Religious Freedom is Freedom of Conscience
Religious Freedom. It sounds like something we should care about. It seems like the kind of thing that should be talked about in schools and homes and in public debate. The problem, however, is that it’s the last thing on peoples’ minds – apathy and ignorance reigns as to what it really means. Which is ironic because it is sometimes called our first freedom or the freedom of conscience.
The New Religion of Irreligion
America was built on the freedom of religion and now its presence crumbles under the pressure to keep religion isolated from the public square. According to Neal A. Maxwell, this attempt is really an informal religion growing in popularity, that is the religion of “irreligion”:
...We shall see in our time a maximum if indirect effort made to establish irreligion as the state religion... If we let come into being a secular church shorn of traditional and divine values, where shall we go for inspiration in the crises of tomorrow?…Neal A. Maxwell ~ Meeting the Challenges of Today
A Topic Many Ignore
So how do you paint the picture of a fading freedom? How do you portray an issue that ranks last on the national news headlines? That is the dilemma of religious freedom.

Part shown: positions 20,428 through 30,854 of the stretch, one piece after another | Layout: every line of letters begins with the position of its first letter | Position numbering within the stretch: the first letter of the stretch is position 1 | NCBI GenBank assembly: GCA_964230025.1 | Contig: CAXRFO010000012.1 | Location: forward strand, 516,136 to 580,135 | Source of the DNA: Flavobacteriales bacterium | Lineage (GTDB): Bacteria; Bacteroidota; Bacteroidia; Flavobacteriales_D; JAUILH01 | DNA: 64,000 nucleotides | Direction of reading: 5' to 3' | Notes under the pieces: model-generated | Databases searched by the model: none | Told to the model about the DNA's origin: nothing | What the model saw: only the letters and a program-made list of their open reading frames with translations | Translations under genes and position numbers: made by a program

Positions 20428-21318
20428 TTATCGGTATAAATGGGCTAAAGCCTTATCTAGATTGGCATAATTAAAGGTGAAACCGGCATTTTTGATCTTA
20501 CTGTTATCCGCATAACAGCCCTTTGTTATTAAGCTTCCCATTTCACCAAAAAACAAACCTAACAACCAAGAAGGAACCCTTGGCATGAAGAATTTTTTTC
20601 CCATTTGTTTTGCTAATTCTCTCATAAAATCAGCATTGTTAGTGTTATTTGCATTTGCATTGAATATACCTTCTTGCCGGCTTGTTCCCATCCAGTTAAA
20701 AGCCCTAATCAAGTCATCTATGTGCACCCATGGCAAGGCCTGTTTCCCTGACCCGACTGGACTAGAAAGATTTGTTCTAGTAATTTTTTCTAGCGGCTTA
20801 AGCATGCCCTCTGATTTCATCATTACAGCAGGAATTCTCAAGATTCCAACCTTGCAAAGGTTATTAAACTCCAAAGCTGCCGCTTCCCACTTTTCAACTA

Tasked to create a promotional teaser for a bigger campaign, we were challenged to make this topic relevant to the average person, in under 2 minutes, and to lead them to want to learn more about the erosion of religious freedom.
Through the Voice of a Child
We decided the best way to reach people was through a common denominator, something no one could argue with, the voice of a child. With so many religions and belief systems it was the most simple and effective way to strike a common chord. Most especially we hoped it might touch those who don’t see the value of religious influence, but rather resonate with the voice to maintain a society based on peace and love for our neighbor.
While we used a child as the voice of the piece, we chose the visual backdrop of various religions and adult characters to show how diverse the world is in its beliefs. We framed those religions by placing them inside a real person, each one with daily human struggles to underline the commonality between us and the moral benefit of religious influence upon society.
“Because religious belief, or non-belief, is such an important part of every person’s life, freedom of religion affects every individual.”Thomas Jefferson
The reward of creating a piece like this was getting to weave a fabric of many faces and cultures and seeing how we all have the same story. The value of religious freedom is the same as it has always been, the freedom to follow one’s beliefs – something we should all stand for.
Captured on the Canon C300, Panasonic GH3, and the Canon 5D Mark II with Zeiss prime lenses.